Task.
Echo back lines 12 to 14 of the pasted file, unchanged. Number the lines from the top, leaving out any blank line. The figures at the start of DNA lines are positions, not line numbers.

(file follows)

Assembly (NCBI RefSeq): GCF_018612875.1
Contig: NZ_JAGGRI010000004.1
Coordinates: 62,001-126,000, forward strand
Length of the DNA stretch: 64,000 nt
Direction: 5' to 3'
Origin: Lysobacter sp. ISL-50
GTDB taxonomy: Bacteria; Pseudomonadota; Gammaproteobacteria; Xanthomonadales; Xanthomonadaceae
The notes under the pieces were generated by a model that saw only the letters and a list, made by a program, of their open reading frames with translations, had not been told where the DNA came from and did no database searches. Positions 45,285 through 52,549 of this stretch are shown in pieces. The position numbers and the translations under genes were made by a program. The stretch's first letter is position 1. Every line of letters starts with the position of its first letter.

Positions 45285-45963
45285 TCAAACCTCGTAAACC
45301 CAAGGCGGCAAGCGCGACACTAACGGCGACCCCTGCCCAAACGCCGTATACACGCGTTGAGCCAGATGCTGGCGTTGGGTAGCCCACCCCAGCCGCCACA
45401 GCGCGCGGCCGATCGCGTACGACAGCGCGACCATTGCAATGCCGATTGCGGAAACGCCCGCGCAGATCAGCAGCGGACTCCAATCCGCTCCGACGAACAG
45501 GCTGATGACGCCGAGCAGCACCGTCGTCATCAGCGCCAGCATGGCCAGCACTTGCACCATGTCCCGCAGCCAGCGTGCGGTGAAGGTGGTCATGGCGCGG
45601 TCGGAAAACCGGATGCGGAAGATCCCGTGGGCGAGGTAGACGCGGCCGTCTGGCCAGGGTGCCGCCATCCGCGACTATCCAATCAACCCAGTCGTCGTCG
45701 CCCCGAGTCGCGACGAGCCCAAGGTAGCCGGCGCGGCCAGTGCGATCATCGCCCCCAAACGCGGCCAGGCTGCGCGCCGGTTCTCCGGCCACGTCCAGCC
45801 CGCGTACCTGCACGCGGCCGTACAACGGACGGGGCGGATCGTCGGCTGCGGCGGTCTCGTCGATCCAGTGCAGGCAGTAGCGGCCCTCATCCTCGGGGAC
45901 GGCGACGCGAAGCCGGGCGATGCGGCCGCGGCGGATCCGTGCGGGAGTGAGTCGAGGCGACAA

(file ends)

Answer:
45401 GCGCGCGGCCGATCGCGTACGACAGCGCGACCATTGCAATGCCGATTGCGGAAACGCCCGCGCAGATCAGCAGCGGACTCCAATCCGCTCCGACGAACAG
45501 GCTGATGACGCCGAGCAGCACCGTCGTCATCAGCGCCAGCATGGCCAGCACTTGCACCATGTCCCGCAGCCAGCGTGCGGTGAAGGTGGTCATGGCGCGG
45601 TCGGAAAACCGGATGCGGAAGATCCCGTGGGCGAGGTAGACGCGGCCGTCTGGCCAGGGTGCCGCCATCCGCGACTATCCAATCAACCCAGTCGTCGTCG